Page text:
Average THC per dinner: 5 – 10 mg
With a forthcoming cookbook entitled Edibles: Small Bites for the Modern Cannabis Kitchen, Chef Coreen Carroll has dedicated herself to high hospitality since 2015, when she launched the Cannaisseur Series in partnership with her husband Ryan Bush. Held at a spacious loft in San Francisco, Coreen’s events include brunches, cocktail mixers, and dinners, usually with lightly-infused dishes accompanied by flower pairings. A master at designing a progression of highs, Carroll integrates plenty of CBD and non-psychoactive options to balance the small amounts of THC served in the beginning of the meal. Recent notable dishes include a Beet Poached Quail Egg Fricasse, and an Almond Olive Oil Cake topped with a pink sugar-encrusted Candied Cannabis Leaf. Sign up for the mailing list and receive invites for events held twice a month but move quickly since dinners usually fill up within a week.
(Courtesy of Tyler Arneson)
Paired with Wine? Yes, that’s the whole idea
Smoking on Site? Yes, on outdoor patio
Average THC per dinner: 5 mg
Stepping into a lovely Victorian home in San Francisco’s Mission District, you’ll be greeted by wine expert Jamie Evans, aka The Herb Somm, a warm hostess dedicated to creating elegant experiences that blend cannabis, fine food, and perfect wine pairings. Inside, you’ll find offerings from a few select craft cannabis brands, accompanied by a three-course, low-dose meal prepared by a rotating cast of chefs, and tailored to a unique theme.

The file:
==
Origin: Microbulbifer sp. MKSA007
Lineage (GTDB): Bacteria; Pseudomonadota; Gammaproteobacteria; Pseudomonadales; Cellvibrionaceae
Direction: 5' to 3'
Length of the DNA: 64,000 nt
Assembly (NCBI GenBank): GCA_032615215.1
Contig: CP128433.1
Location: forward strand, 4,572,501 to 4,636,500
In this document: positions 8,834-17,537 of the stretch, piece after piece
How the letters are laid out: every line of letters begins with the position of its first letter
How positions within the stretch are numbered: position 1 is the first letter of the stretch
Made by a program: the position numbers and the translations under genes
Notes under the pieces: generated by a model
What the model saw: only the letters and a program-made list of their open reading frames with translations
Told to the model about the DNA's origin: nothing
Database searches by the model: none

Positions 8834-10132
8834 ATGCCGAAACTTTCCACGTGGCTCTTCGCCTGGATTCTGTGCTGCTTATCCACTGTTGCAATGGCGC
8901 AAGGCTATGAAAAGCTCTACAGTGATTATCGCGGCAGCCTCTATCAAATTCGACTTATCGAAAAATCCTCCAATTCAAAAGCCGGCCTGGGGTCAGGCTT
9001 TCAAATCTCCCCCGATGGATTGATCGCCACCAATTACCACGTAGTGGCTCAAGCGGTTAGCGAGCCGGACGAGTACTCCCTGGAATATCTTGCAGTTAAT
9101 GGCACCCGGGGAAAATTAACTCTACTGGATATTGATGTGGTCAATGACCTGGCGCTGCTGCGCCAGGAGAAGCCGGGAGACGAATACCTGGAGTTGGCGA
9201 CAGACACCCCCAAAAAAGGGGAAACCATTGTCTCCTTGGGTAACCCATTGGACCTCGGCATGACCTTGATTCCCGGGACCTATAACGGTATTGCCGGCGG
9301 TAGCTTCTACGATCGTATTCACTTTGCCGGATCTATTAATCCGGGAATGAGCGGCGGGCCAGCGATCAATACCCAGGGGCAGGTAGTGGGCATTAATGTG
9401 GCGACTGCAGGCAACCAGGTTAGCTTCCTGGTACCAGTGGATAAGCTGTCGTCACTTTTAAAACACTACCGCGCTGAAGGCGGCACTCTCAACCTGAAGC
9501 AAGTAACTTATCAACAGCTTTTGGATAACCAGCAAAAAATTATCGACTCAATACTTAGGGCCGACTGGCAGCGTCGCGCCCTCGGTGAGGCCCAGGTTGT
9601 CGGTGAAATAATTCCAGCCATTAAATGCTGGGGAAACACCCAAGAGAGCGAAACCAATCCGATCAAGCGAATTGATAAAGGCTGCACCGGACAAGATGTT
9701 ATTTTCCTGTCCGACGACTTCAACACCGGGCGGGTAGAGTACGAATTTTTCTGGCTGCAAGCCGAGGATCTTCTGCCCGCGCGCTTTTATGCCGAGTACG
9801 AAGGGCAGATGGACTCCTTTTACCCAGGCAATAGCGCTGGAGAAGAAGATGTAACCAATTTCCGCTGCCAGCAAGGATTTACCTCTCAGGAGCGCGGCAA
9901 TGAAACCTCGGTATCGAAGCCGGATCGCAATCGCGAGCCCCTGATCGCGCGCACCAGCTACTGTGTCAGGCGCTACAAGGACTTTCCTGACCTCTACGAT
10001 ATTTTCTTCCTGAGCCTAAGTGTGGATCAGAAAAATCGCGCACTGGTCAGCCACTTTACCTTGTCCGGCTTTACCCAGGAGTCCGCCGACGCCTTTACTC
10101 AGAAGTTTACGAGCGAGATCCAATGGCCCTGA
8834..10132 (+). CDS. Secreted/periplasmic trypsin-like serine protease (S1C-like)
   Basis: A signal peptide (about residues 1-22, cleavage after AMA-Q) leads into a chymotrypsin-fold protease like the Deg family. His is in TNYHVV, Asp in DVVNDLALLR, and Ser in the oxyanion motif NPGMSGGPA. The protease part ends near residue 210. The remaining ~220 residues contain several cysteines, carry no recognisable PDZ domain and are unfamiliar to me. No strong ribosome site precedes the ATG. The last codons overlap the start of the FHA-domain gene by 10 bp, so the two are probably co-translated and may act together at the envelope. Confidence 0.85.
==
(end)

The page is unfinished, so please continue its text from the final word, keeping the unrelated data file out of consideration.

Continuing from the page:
But it’s really the intersection of weed and wine that makes this event so special. When served in moderation, Evans believes this “allows for a unique sensory experience by pairing aromas and flavors between wine, cannabis, and food. It also opens the door for terpene education as well as discussions about terroir, growing regions, and farming practices.” Recently, Evans was pouring a Mathilde Chapoutier Rosé Grand Ferrage 2017 and Anselmi San Vincenzo 2016. Thursday Infused takes place every other month on, you guessed it—Thursday!
(Courtesy of Opulent Chef)
Paired with Wine? No
Smoking on Site? No smoking, but vaping hash and rosin is part of the experience
Average THC per dinner: 5 – 10 mg, higher doses available upon request
Creating inventive, gourmet dishes either infused with hash or paired with concentrates, Executive Chef Michael Magallanes is a veteran of the San Francisco fine dining scene, boasting experience at Michelin-starred eateries Aziza and Mourad. Working with Barron Lutz, a friend from his restaurant days who went on to found the Nasha concentrate company, Magallanes developed techniques to precisely activate and dose high-quality ice hash, choosing to highlight the earthy flavors of this product and integrate it with complimentary ingredients. Dinners typically feature eight to ten courses of haute cuisine such as Braised Spice-cured Beef Short Ribs with Jujubes Sauce and Spring Vegetables, Parsley Root with Huckleberry, Oats and Brown Butter, or Sea Urchin on Toast with Rhubarb and Shiso.